mostly died (third class men and
the crew were better off)
blue: redundancy, negative int.          • Female crew members had
good odds of survival.
red: synergy, positive int.
An Interaction Drilled
Data for ~600 people

What’s the loss assuming no
interaction between eyes in hair?

Area corresponds to probability:
• black square: actual probability
• colored square: predicted
probability

Colors encode the type of error.
The more saturated the color, the
more “significant” the error. Codes:
• blue: overestimate
• red: underestimate
• white: correct estimate
KL-d: 0.178
Rules = Constraints                   No interaction:

• Rule 1:          • Rule 2:
Blonde hair is     Black hair is
connected with     connected with
blue or green      brown eyes.
eyes.
KL-d: 0.178
Both rules:

KL-d: 0.045         KL-d: 0.134

KL-d:0.022
Attribute Value Taxonomies
Interactions can also be computed between pairs
of attribute (or label) values. This way, we can
structure attributes with many values (e.g.,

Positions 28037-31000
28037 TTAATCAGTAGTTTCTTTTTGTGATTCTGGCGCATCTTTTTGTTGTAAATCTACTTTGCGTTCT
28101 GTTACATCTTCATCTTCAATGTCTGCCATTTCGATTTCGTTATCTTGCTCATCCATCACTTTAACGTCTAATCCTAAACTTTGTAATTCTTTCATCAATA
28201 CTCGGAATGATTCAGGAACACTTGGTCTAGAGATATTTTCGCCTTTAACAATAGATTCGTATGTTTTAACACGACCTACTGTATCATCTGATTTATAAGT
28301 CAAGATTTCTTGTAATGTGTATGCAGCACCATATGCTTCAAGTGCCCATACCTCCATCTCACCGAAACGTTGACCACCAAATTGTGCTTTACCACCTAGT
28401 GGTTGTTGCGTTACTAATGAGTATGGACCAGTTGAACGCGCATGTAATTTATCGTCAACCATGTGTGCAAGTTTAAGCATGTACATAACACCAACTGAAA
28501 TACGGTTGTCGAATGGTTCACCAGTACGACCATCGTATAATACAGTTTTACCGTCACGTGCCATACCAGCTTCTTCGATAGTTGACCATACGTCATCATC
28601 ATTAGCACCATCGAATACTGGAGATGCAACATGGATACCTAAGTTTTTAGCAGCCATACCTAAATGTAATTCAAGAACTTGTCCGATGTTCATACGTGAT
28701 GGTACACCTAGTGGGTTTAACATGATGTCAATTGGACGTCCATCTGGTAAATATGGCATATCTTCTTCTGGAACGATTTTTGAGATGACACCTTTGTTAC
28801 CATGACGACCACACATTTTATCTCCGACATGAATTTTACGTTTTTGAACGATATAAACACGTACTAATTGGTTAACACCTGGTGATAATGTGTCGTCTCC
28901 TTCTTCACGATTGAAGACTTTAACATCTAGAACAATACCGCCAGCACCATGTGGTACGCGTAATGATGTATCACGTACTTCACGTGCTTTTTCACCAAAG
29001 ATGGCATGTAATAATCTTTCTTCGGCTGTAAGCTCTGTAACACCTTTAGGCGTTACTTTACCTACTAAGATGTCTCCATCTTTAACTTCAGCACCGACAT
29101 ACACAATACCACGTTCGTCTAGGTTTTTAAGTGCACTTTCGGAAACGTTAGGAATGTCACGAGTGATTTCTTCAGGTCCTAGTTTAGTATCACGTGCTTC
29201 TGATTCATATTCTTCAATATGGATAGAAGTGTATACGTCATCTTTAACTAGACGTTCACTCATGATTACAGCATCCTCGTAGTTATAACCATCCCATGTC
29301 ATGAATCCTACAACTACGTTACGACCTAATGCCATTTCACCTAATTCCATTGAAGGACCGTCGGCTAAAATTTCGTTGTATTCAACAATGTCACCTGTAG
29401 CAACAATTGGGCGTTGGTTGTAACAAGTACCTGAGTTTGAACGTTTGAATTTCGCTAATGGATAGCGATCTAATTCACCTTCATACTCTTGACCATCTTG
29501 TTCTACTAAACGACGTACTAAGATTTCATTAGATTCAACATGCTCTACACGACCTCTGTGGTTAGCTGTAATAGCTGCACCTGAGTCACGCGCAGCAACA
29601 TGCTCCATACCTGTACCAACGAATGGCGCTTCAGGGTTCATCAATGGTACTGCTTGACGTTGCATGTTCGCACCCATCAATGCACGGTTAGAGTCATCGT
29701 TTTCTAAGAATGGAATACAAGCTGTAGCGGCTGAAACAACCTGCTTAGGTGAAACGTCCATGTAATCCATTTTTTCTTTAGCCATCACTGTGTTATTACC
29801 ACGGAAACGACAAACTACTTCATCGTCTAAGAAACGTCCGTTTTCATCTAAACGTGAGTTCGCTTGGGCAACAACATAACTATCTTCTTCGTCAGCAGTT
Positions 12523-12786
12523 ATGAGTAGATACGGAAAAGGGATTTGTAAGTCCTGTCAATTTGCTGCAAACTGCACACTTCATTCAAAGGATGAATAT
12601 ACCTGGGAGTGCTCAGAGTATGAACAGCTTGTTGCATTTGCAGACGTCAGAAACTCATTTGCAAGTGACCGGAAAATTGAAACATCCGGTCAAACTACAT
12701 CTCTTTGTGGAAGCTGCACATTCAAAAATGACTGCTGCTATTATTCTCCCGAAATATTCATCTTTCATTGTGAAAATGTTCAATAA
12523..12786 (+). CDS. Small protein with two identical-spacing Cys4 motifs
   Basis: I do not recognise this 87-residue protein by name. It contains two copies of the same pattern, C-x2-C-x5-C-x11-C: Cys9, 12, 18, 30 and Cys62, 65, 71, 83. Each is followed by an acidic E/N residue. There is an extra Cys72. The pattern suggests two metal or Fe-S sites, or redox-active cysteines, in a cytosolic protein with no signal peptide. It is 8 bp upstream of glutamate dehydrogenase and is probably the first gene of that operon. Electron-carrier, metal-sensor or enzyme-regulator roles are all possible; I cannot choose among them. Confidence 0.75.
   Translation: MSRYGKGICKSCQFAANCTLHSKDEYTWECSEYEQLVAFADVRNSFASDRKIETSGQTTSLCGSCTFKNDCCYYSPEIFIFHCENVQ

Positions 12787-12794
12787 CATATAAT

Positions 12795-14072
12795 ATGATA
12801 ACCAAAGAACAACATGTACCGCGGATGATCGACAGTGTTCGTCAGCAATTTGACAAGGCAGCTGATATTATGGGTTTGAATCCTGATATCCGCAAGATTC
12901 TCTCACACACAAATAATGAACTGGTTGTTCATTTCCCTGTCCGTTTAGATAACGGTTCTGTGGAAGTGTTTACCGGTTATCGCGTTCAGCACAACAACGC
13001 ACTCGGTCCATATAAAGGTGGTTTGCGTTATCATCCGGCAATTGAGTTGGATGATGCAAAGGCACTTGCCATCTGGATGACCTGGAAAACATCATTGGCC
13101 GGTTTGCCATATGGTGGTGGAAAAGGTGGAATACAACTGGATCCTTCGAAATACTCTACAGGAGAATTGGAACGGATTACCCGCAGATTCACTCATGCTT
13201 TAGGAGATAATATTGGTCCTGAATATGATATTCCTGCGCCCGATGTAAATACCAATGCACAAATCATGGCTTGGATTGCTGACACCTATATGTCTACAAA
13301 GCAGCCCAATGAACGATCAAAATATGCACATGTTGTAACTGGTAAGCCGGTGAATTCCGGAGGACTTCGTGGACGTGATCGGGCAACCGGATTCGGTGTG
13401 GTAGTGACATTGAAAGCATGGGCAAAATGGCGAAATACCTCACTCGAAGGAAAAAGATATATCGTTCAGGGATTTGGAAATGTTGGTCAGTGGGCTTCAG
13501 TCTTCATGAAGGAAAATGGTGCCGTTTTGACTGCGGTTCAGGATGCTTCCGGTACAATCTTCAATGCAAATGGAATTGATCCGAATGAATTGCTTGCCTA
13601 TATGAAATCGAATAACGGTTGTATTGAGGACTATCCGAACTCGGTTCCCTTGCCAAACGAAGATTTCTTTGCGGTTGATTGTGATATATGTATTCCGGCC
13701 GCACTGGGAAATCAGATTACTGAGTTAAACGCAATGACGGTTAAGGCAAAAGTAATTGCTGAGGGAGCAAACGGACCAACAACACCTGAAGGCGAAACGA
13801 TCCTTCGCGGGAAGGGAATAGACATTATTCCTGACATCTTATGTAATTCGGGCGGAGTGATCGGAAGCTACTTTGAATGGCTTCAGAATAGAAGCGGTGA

Cartesian products ☺).

Attribute Selection with Interactions
• 2-way interactions I(A;Y) are the staple of
attribute selection
– Examples: information gain, Gini ratio, etc.
– Myopia! We ignore both positive and negative
interactions.
• Compare this with controlled 2-way interactions:
I(A;Y | B,C,D,E,…)
– Examples: Relief, regression coefficients
– We have to build a model on all attributes anyway,
making many assumptions… What does it buy us?
– We add another attribute, and the usefulness of a
previous attribute is reduced?
Attribute Subset Selection with NBC

The calibration of the classifier (expected likelihood of
an instance’s label) first improves then deteriorates
as we add attributes. The optimal number is ~8
attributes. The first few attributes are important, the
rest is noise?
Attribute Subset Selection with NBC

NO! We sorted the attributes from the worst to
the best. It is some of the best attributes that
ruin the performance! Why? NBC gets
confused by redundancies.
Accounting for Redundancies
At each step, we pick the next best attribute,